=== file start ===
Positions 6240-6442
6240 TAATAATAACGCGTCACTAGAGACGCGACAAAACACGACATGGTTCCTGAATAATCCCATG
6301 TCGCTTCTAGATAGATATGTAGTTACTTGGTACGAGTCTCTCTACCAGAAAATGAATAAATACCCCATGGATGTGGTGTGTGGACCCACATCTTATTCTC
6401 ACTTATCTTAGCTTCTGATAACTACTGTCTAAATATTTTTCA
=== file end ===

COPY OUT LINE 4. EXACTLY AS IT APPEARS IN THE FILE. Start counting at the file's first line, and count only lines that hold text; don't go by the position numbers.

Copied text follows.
6401 ACTTATCTTAGCTTCTGATAACTACTGTCTAAATATTTTTCA